REVIEW: The Forsaken by Lisa M. Stasse
Dear Ms. Stasse,
Ah, the dystopian subgenre. For something touted as the new vampire, it wore out its welcome fairly quickly, didn’t it? Despite the popularity of the recent Hunger Games movie, I remain skeptical that it’ll see a resurgence in popularity. I’m still willing to give the subgenre a try because you never know, but it’s hard to stand out these days. One thing I wish is that the dystopian genre as a whole had been less introspective and more action-based. The Hunger Games had a lot of action, but many of the titles that came out in its wake did not follow suit. So when your debut novel was touted as Hunger Games meets Lost, it caught my interest. That sounds right up my alley. Having finished it, I don’t think that description is inaccurate but in some ways, calling it a dystopian Lord of the Flies might be more apt.
At some point in the future, global chaos descended which led to the United States, Mexico, and Canada joining forces to form a new nation called the United Northern Alliance, or the UNA. Of course, this being a dystopian novel, we have the requisite guy who gets elected Prime Minister and promptly makes sure he retains that position for life. What’s a bleak future without a dictator, right?
As you’d expect, all dissidence is suppressed in this society. Our heroine, Alenna, has always felt out of place with her peers. Part of that is because she’s an orphan. When she was ten, her parents were dragged off by government soldiers and never seen again. After that, Alenna became a ward of the government.
Then six years later, she takes the government exam administered to all sixteen-year-olds. The test looks for subversive tendencies. If you pass, you’re fine. If you fail, you’re sent to a mysterious jungle island and left to fend for yourself. As for the conditions of the island, well, let’s just say the life expectancy of anyone sent to the island is eighteen.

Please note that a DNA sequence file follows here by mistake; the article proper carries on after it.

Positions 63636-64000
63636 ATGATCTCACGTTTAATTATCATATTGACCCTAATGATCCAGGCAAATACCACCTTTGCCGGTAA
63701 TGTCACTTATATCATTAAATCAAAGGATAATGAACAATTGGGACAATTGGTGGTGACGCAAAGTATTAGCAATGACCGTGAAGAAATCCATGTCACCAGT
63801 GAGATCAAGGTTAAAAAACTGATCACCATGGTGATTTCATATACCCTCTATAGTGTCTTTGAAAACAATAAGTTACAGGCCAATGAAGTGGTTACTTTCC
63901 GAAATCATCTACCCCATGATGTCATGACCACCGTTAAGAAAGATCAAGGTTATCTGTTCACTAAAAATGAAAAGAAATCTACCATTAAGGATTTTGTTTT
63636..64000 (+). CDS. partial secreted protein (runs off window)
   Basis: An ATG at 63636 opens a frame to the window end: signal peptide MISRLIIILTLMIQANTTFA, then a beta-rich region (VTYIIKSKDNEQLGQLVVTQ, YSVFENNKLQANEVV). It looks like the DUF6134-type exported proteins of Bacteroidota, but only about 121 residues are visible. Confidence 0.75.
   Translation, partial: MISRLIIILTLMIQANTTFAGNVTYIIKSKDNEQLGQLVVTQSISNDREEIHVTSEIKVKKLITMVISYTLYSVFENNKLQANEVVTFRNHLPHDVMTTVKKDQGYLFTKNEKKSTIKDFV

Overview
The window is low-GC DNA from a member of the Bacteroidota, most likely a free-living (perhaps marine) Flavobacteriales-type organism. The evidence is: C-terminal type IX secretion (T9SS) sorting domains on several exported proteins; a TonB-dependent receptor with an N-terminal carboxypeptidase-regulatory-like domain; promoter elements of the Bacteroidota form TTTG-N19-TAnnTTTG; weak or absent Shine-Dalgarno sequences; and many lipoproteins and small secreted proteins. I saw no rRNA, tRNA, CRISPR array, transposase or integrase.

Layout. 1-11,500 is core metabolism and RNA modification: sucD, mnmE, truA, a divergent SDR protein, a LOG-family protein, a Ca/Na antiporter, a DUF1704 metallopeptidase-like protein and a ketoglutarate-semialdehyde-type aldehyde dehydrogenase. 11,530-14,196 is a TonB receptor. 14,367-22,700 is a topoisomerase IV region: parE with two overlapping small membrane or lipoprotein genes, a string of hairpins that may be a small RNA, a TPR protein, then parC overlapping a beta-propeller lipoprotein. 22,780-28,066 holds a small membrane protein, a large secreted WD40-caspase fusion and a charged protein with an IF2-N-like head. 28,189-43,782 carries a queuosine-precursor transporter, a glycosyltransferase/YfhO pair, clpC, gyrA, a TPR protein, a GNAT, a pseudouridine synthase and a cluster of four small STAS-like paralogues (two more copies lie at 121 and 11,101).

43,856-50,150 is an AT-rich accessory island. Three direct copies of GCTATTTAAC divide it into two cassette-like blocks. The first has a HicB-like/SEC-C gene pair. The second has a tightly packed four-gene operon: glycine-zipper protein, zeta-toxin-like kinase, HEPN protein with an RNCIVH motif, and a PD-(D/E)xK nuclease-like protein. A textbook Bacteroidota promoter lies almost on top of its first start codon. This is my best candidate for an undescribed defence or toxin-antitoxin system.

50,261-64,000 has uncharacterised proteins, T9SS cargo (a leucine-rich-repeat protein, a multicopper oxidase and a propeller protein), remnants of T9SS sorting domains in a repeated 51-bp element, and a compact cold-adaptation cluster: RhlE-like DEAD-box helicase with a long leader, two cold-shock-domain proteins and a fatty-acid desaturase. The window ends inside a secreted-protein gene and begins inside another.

As is a surprise to absolutely no one, Alenna fails the test. She is the protagonist, after all, and let’s not forget her parents were dragged off by the government and accused of being dissidents. Based on the latter, Alenna probably should have been a little concerned about her fate and not so complacent about her chances of passing.
When Alenna wakes up on the island, she discovers the teens sent there have split into two very different groups. One group tries to form small makeshift towns and survive with some semblance of civilization. The other has completely eschewed that and centered itself around a cult-like figure. Their perspective on life is one of violence and survival of the fittest.
Luckily for Alenna, she manages to join the first group. That doesn’t mean she’s safe. The other group launches daily attacks on them, destroying their villages and killing their people. Worse still, they grow in numbers and power so at some point, Alenna’s group is going to lose. So when she’s given the chance to help with a plan to escape the island, she jumps on it. Because while the other tribe is dangerous, they are far from the only thing to worry about.